Tuesday, December 16, 2008

Apocalypse Nao

So I recently read Cormac McCarthy’s The Road, while my girlfriend was prepping for the upcoming Watchmen film by reading its source material. The latter involves the nature of superheroes set against the alternate history backdrop of a world where political tensions between the US and the Soviets are edging closer to nuclear war, While the former is the harrowing tale of a man and his son traveling to the coast across the U.S. 10 years after an unexplained cataclysm. Tales of this sort have been told since Mary Shelly’s 1826 The Last Man or, technically speaking, much, much, earlier.

But what’s the point of all of this? Why is humanity so enthralled by the depiction, fantasy and, in games, participation in apocalypse? I mean, clearly popular culture is rife with the apocalypse in a variety of forms, we’ve been destroying it in stories and prophecy pretty much it since it began. The stories go from war and acts of terrorism involving weapons of mass destruction, to religious, sci-fi, horror and fantasy representations of the end of the world, depicted in a wide range of media including novels, comics, film, television and video games. Considering how old the idea of the apocalypse is it’s certainly created some of the most imaginative and terrifying imagery I’ve seen.

The Large Hadron Collider still freaks me out abit

While Apocalyptic Fiction has a long pedigree there has also, for quite some time, been a similar genre in the gaming world. As far as games themselves are concerned it pretty much started with Wasteland, probably the first Post Apocalyptic Video Game and the undisputed Granddaddy of the genre, directly inspiring The Fallout Series with the most recent entry being 2008’s Fallout 3.

I don't want the future to look like this

Then of course we have film. Starting with Wells’ Things to Come, going the B-movie route through the 50’s and 60’s and then regaining prominence with Mad Max in the late 70’s and soon becoming mainstream with the Terminator series and Kevin Costners hard-on for Post-Cataclysmic adventure, capping off with The Matrix before moving away from Wars and bombs and towards zombies and plagues through the likes of Dawn of the Dead, 28 Days Later, and I Am Legend. It seems people are fascinated with the end of the world.

In recent years of course Environmental Apocalypse has taken the stage. The Day After Tomorrow, Japan Sinks, the upcoming 2012, the adapation of The Road, The Happening, and even Wall-E. These films are all moneymakers on account of the growing concerns regarding our environment…well except The Happening.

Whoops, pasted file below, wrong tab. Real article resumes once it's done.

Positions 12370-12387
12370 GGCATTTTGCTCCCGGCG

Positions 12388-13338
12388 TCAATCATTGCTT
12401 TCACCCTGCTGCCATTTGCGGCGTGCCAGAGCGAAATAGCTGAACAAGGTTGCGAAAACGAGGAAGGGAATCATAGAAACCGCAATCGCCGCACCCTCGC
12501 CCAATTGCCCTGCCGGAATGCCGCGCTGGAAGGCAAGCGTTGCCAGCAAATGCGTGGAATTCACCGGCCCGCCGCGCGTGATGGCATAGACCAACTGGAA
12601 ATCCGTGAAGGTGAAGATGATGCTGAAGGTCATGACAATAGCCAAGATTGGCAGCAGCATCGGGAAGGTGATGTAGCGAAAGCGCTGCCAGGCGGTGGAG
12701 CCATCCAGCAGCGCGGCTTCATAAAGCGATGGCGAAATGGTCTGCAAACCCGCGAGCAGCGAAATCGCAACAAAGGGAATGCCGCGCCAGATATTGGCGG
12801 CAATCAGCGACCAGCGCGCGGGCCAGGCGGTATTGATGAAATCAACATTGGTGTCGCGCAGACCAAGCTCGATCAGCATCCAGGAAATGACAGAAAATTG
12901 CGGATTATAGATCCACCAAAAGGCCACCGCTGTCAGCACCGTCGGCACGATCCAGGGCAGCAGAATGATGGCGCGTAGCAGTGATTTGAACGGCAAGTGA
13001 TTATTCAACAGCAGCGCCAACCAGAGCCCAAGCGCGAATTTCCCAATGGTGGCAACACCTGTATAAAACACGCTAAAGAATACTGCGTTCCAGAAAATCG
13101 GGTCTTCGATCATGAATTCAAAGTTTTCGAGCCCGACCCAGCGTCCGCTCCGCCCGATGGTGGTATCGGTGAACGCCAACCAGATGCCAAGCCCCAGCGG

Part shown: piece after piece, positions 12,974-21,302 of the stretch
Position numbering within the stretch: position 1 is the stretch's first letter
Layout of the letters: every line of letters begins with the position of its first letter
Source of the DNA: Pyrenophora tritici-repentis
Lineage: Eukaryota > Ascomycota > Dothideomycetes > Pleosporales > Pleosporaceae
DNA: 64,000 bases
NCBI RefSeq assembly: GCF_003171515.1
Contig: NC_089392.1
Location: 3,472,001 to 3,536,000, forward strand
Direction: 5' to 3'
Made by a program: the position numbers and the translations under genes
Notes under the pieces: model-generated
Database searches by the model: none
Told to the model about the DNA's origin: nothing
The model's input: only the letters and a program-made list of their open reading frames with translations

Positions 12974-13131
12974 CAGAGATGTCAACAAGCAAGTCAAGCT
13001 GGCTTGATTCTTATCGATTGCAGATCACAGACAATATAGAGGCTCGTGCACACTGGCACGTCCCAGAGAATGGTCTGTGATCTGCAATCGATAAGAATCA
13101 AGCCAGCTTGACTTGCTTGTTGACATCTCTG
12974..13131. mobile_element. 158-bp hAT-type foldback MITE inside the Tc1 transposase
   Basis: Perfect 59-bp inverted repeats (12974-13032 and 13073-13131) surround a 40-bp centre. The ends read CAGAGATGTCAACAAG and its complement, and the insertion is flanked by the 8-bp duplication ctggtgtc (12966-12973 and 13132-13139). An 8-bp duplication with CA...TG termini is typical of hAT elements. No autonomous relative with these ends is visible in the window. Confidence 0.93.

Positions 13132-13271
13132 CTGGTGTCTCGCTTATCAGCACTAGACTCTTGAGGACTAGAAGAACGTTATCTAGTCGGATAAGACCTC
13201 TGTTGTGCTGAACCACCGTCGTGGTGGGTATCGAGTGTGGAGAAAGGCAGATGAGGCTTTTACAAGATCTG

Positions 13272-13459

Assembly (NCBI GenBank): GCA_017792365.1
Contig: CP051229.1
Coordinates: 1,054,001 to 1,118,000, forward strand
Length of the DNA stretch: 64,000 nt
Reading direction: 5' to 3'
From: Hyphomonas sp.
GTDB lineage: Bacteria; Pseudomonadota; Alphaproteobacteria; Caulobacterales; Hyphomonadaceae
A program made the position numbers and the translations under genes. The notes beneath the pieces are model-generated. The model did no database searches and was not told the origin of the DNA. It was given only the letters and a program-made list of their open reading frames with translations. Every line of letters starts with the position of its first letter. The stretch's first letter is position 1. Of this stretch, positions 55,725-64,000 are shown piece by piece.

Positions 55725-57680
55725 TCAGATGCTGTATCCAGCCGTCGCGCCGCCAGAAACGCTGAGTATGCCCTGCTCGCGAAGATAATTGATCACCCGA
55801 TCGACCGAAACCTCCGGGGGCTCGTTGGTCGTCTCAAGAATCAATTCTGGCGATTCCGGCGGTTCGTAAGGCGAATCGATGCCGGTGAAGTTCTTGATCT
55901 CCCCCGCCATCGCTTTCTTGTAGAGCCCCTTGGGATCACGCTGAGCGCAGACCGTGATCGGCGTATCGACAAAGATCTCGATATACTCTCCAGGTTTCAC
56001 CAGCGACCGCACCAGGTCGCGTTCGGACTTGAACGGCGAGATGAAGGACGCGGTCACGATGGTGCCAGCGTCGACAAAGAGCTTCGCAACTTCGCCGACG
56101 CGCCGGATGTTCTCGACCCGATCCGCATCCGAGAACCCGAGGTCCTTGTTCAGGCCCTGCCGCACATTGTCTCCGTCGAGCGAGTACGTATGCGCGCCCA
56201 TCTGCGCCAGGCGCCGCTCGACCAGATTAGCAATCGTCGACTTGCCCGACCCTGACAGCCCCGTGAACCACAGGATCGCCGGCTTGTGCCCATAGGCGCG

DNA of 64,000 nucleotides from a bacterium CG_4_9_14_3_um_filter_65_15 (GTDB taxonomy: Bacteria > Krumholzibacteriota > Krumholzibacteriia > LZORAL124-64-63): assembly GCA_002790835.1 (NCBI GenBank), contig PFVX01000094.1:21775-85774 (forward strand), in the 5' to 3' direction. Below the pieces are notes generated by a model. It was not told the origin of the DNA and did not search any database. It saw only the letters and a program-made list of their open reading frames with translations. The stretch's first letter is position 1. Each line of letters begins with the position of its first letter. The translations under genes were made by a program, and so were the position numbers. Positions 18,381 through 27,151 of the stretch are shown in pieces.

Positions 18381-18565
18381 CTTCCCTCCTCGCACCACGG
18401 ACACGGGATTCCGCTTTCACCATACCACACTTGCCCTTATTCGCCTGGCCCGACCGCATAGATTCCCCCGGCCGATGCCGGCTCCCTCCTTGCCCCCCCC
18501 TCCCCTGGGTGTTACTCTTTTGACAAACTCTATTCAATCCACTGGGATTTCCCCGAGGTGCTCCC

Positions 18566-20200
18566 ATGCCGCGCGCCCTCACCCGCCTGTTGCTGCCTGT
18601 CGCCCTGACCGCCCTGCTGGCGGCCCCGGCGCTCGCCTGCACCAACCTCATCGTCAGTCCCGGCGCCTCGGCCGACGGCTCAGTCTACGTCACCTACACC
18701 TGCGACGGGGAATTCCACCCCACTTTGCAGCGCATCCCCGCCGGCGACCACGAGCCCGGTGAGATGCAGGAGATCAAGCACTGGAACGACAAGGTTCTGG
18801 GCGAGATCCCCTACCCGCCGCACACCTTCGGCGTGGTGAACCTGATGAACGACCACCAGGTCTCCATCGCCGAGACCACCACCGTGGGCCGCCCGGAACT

Insert obvious joke relating 'Apocalypse'
and 'M. Night Shyamalan's career'

With all of the available post apocalyptic musings, scenarios, games, film and literature I have read or heard about I can safely say I would not like to see one on the real. An apocalypse is a tragedy on a vast, and horrifying scale, but it brings with it the idea of starting new and on a bare slate where everything is destroyed, leaving a scattered few to rebuild from the ruins which seems to be where alot of the...let's say charm

So, as cool as trading some pre-apocalypse artifacts for a clean jug of water, a hunting rifle and a fur hat sounds, I’m pretty sure I don’t want to take part. I mean, it sounds like a really shitty time. Luckily there’s these guys.

Until Next time make a point of going out in style,



  1. Best Apocalypse ever... Y The Last Man... *gleefully eyes his newly purchased unread copy of the final installment of the trades with anticipation*

  2. Even scarier than the Large Hadron Collider?

    The Large Modron Collider.

  3. I was going to mention Y: The Last Man, as Ampersand is the best comic monkey ever but I felt my lists of things where everyone does was getting heavy.

    Also, the very idea of a Large Modron Collider is a thousand more horrifying than 12 liches on the moon with enhanced fireballs.

  4. The ending of Y was sad... *wipes tears out of eyes*

    I personally seem to have an especially affinity to Post-Apocalypse tales, I consider Y the Last Man to probably be the best comic I've ever read (Yes, I liked it more then Watchmen) and my favorite movie is Children of Men, which I know I've discussed with Brendan, who while he enjoyed it, didn't share my absolute love of the film. I think with me, and my particular choice in post-apoc media is the redemption. As Bradan has pointed out to me, Children of Men isn't a particularly enjoyable movie, it is something you bare, you endure through it, there's little catharsis in it, and while Y has more catharsis then Children of Men, it's very similar in a lot of ways. But both Y and Children focus on the same theme, the quest for redemption. It's a concept that strikes me to the very core, the idea that through grit determination and simply doing the right thing, that humanity can earn it's redemption. Simply by not succumbing to the horrors of the world, the heroes of both Y and Children give humanity a chance to see future generations. It's a concept that strikes me as particularly well... human. I think this is made even more apparent in Children of Men, where non of the protectionists actually kill a single antagonist.